Appeal from the Order of the Workmen's Compensation Appeal Board in case of John A. Sharp v. Penn Del Supply Company, No. 75060.
Charles S. Katz, Jr., with him Swartz, Campbell & Detweiler, for petitioners.
John H. Spangler, with him Wood, Parke, Barnes & Byrne, for respondents.
Judges Mencer, Blatt and MacPhail, sitting as a panel of three. Opinion by Judge MacPhail.
[ 47 Pa. Commw. Page 404]
This is an appeal from an order of the Workmen's Compensation Appeal Board (Board) affirming the award of benefits to John A. Sharp (Claimant). We affirm.
Penn Del Supply Company (Employer) and Sentry Insurance Company (collectively, Petitioners) contend before us that the referee capriciously disregarded competent evidence of the availability of work to the Claimant and failed to make a specific finding with respect to an offer of part-time employment allegedly made by Employer to Claimant.
Claimant worked for Employer for 26 years as a truck driver hauling, among other things, feed grains. In the three years prior to terminating his employment on June 18, 1976, Claimant began to suffer physical discomfort in the form of coughing, wheezing and shortness of breath. His malady was finally diagnosed by his physician as hypersensitive pneumonitis. When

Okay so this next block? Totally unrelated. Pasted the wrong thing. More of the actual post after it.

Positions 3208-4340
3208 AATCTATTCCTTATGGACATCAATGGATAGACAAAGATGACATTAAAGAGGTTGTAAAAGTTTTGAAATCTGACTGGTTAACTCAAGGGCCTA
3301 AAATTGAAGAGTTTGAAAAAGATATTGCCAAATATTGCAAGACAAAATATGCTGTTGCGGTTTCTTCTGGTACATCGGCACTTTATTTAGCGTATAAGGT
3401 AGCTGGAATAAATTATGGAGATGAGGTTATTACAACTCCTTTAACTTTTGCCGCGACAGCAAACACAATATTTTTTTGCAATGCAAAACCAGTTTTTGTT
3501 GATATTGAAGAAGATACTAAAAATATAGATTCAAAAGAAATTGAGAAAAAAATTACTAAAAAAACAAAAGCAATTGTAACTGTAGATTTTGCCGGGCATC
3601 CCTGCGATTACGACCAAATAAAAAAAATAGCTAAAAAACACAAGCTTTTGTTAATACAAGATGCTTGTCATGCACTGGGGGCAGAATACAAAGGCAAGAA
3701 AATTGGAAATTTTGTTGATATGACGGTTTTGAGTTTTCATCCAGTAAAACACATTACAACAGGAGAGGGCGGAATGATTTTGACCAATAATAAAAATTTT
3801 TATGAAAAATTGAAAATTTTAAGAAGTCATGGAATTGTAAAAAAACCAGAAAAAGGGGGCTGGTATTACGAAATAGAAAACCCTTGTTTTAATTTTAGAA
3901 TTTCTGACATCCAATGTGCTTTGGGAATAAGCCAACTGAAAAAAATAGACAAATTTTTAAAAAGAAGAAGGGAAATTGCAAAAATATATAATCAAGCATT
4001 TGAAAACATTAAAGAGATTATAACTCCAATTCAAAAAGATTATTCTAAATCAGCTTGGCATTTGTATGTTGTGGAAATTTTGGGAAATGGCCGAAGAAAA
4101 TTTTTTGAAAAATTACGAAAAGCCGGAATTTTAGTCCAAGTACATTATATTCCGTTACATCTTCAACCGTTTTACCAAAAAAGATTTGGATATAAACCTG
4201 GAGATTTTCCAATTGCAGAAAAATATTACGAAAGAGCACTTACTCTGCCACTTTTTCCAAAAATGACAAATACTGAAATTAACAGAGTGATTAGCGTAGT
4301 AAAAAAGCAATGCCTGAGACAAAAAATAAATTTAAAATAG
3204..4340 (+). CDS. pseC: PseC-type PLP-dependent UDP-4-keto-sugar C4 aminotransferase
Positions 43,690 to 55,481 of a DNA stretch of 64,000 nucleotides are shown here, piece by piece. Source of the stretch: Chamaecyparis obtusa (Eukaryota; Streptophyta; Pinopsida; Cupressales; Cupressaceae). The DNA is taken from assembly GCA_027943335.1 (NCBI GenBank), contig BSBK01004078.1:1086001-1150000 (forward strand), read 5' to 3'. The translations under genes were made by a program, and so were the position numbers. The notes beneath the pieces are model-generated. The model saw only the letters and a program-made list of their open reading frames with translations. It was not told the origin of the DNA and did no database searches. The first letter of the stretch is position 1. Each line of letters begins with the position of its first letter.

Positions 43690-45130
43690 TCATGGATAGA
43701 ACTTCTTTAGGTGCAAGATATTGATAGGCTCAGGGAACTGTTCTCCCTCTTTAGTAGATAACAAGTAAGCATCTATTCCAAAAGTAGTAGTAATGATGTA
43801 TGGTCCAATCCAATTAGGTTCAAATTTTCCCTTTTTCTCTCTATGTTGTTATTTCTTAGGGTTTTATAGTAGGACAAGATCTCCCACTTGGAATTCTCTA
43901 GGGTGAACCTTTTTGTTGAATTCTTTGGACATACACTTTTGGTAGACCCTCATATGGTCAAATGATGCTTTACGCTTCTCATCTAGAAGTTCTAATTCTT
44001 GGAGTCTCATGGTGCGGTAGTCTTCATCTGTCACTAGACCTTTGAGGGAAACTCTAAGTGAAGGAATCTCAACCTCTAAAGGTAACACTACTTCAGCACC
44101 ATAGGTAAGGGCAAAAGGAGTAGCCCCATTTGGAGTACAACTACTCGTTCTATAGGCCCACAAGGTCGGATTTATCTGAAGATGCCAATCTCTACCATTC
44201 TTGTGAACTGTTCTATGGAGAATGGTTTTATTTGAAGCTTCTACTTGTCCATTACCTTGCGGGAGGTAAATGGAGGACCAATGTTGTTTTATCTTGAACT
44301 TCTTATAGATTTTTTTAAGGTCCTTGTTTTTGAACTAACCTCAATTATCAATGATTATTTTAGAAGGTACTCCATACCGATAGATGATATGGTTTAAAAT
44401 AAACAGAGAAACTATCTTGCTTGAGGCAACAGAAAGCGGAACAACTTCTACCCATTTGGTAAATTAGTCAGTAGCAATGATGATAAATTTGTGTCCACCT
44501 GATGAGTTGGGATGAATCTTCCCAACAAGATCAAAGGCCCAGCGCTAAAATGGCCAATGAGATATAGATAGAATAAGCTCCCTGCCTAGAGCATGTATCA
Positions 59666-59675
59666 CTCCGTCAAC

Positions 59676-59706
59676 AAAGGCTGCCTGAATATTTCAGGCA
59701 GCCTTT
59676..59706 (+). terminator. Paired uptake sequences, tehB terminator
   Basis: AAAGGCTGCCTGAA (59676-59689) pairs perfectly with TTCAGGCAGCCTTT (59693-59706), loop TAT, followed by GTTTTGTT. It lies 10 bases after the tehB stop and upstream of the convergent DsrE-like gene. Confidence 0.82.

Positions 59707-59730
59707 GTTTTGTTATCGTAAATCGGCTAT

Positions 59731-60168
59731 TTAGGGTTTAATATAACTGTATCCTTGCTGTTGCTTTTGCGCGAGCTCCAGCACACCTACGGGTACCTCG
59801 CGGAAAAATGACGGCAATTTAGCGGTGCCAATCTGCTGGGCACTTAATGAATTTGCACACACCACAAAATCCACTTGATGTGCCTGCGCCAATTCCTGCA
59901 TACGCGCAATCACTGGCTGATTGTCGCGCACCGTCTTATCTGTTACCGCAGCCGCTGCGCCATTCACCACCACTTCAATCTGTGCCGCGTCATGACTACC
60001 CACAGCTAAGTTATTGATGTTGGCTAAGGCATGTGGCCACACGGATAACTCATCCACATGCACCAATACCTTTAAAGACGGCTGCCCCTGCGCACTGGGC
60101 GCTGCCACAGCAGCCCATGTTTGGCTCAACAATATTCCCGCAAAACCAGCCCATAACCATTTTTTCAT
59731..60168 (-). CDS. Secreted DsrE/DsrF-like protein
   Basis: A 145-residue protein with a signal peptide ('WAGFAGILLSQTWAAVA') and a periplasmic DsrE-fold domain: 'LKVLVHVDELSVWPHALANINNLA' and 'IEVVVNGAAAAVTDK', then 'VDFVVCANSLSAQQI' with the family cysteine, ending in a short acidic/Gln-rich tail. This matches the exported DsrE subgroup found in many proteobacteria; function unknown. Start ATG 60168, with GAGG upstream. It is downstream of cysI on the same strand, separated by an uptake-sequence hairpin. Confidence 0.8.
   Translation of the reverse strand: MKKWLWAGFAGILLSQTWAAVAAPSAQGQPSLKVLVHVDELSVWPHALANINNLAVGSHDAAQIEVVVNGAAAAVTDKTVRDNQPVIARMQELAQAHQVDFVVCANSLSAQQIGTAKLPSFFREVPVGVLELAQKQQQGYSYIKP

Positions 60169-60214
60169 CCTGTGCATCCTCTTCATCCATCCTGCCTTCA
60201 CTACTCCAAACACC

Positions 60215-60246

[ 47 Pa. Commw. Page 405]
he could no longer perform his regular duties, he terminated his employment and applied for benefits under Section 108(n) of The Pennsylvania Workmen's Compensation Act (Act), Act of June 2, 1915, P.L. 736, as amended, added by the Act of October 17, 1972, P.L. 930, as amended, 77 P.S. § 27.1(n), relating to occupational diseases.
After several hearings the referee concluded that Claimant was totally disabled for any kind of work within his capabilities from an occupationally related disease which occurred because of conditions peculiar to Claimant's employment and, as such, was not common to the general population. Employer does not contest the referee's conclusion that Claimant is suffering an occupationally related disease but does contend that Claimant's disability is partial rather than total.
At the hearings before the referee, Claimant, his physician and a psychologist who examined Claimant testified for Claimant. Employer's president and a vocational and rehabilitation consultant testified for Petitioners. Claimant's physician testified that Claimant would always have difficulty with the two feed grains that caused his problem and that even "minute" continued exposure to them would make Claimant a "pulmonary cripple." However, that witness also testified that as long as Claimant was not exposed to those specific feed grain dusts, he would have no problems and there would be no reason why Claimant could not perform work where there was no such exposure. Claimant testified that after June 18, 1976, he attempted to find other employment but discovered that he also had breathing problems around floor polish ...